He's reportedly kept the Michigan Athletic Department under budget for the 8th consecutive year. From mgoblue.com...
Total revenues for FY 2009 are budgeted to be $90.5 million and total operating expenses are budgeted at $80.2 million. The Athletic Department is a self-supporting unit that does not receive financial support from the University's General Fund budget.
"We are pleased to project another operating surplus for FY 2009, the eighth straight year of operating surpluses," Athletic Director Bill Martin said. "To achieve competitive excellence requires a significant financial commitment. We are proud to be able to field an outstanding, well-rounded athletic program, build new facilities and fund all our sports to the full NCAA scholarship limit."
In the fiscal year that ends June 30, 2008, Athletic Department revenue will have provided $14.06 million in athletic financial aid—including tuition, housing and books—to 481 student-athletes who compete in the 25 men's and women's sports.
Good job. Way to...do...your job.
What started out more than a year ago as a power struggle to see who would cave first, the Big Ten Network is coming to Comcast. Props to Delaney for being arrogant and stubborn. You outlasted your big business cable company counterparts.
While I can't say I watch the channel everyday, when I do tune in, I am typically impressed. The fit and finish of the programs, and production value is usually very high. The on-air talent is pretty good, and they're not taking commercial breaks more than anyone else. So you don't feel like its a bargain basement network.
1997 Michigan Ball-Boys...
Apparently, during that year's Northwestern game, these two ball boys on the Michigan sideline noticed that someone on the NW sideline had been able to forecast Michigan's runs/pass plays.
Here's the free press article. Quote...
"There was a guy on their sideline that day, and he had our signals down pat," Datz said. "Every time, he would scream into the defense what we're going to do -- pass or run -- and he was almost always right. ...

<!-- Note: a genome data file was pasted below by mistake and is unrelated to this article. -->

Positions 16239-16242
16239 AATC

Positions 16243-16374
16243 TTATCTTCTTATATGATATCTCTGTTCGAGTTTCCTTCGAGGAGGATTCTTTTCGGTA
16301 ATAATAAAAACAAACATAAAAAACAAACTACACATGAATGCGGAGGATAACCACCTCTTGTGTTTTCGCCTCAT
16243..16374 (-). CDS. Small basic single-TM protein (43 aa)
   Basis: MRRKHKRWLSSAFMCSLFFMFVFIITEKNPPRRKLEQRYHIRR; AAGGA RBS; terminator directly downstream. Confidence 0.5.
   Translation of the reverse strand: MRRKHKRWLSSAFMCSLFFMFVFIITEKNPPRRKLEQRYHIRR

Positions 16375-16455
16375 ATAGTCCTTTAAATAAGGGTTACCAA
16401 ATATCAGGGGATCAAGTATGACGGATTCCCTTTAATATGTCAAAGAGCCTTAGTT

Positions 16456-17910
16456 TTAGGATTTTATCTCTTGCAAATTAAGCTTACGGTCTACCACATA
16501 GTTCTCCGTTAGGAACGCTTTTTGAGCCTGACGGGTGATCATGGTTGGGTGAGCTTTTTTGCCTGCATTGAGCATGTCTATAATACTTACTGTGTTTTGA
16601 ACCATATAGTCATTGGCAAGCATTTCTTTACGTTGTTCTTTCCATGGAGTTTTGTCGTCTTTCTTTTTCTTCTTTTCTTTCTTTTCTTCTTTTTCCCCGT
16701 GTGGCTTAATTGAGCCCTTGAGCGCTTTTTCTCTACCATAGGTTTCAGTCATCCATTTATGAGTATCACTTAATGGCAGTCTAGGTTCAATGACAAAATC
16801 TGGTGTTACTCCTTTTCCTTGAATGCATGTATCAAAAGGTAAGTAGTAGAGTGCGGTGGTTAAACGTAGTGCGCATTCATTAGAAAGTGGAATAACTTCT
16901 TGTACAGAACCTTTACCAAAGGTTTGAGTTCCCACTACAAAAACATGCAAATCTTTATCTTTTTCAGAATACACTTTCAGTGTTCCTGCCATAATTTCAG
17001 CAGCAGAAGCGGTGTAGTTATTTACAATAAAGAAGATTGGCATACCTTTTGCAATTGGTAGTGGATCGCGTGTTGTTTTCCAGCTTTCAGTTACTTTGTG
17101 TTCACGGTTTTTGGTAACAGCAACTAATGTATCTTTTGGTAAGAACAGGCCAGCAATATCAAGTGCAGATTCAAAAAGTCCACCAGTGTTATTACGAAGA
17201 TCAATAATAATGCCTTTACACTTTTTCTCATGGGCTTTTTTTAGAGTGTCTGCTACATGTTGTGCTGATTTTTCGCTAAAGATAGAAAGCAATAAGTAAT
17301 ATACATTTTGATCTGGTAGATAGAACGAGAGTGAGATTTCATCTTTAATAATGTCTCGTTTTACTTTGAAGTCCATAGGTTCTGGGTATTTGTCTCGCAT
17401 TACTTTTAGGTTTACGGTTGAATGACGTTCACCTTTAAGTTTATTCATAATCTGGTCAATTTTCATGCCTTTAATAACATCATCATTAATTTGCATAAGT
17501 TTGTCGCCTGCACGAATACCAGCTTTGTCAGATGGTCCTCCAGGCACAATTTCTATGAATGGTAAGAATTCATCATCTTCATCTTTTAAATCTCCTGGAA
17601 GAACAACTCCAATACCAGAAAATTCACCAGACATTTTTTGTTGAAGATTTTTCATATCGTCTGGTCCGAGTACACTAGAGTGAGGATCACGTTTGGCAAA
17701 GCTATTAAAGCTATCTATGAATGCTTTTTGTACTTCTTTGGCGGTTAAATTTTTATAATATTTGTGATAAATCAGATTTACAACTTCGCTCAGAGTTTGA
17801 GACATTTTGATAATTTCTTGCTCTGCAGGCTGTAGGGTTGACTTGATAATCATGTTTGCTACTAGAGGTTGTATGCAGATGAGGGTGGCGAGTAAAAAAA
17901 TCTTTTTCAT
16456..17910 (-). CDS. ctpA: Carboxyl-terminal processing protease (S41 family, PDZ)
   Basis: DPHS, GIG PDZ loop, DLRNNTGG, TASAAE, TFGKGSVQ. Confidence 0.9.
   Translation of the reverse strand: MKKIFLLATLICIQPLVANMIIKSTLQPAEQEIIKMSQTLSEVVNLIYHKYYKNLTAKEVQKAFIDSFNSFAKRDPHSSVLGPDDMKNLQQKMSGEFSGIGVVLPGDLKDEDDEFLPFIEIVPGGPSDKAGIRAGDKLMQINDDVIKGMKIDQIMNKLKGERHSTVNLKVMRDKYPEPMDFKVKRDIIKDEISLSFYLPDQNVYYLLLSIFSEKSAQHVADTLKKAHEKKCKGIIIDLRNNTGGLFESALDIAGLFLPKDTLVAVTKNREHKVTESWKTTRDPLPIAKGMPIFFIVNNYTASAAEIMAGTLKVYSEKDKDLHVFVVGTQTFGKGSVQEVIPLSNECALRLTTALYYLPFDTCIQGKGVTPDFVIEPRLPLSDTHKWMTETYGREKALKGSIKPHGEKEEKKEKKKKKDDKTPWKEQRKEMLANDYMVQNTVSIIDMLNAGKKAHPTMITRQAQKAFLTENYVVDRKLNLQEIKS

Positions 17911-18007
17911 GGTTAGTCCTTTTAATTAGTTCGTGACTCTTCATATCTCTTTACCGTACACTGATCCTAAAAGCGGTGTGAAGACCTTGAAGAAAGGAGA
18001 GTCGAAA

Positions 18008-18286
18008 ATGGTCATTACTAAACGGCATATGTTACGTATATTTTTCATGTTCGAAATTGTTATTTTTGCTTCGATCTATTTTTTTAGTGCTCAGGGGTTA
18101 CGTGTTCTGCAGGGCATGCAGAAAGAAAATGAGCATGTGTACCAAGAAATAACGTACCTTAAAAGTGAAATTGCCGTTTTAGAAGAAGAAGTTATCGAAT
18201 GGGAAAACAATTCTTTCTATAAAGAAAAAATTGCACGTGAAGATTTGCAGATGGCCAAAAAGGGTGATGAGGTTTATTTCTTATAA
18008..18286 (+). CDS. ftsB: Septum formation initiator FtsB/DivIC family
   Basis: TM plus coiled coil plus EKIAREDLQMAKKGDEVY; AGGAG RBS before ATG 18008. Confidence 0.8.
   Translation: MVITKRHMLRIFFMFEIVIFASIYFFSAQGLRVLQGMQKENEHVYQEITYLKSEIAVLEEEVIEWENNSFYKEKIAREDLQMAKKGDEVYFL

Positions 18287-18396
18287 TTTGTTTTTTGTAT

"They were blowing up draws, calling our counters and destroying our screen passes -- all a big part of our plays that year. I was just screaming mad. Youtan and I are thinking to ourselves, 'This guy has us.' "
They somehow needed to inform the U-M coaches. So early in the third quarter, according to the managers, Youtan ran around the field to talk with Magnus.
Magnus' job was to hold the cords to Carr's headphones. He, too, was expected to keep his mouth shut, stay out of the way and keep the wires from entangling the boss.
But Magnus decided the information was so important that he had to approach Carr.
"Your heart skips a few beats," he said. "But it's a fairly stressful issue if they know all our plays."
So he took the plunge and told Carr what Datz and Youtan had observed.
"I absolutely remember that," Carr said recently. "The reason I do remember it is I don't ever remember anybody else offering advice or information during a game.
"Those are all bright guys that get into those positions. But that's the only time I remember one telling me something."
But that still wasn't enough for the coaches to change their signal calling. So later in the quarter, Datz said he ran around the field to repeat the message to Magnus.
The play that finally sold the U-M coaches on the need to adjust came on a third-and-25 with less than three minutes left in the third quarter. That's when U-M tailback Clarence Williams ran a sweep -- an odd call for that down and distance -- and two Wildcats grabbed him behind the line of scrimmage.
All kidding aside, but how surprised are we that someone on the other sideline knew when Michigan was going to run or was going to pass. The drunk 50 year old guy behind me is pretty good at calling those too.
Either way, its an interesting story.
The author of this blog turns one year older tomorrow. So, enjoy the weekend. Enjoy your summer solstice. And enjoy the longest day of the year. Throw a few back for the old Maize & Blue!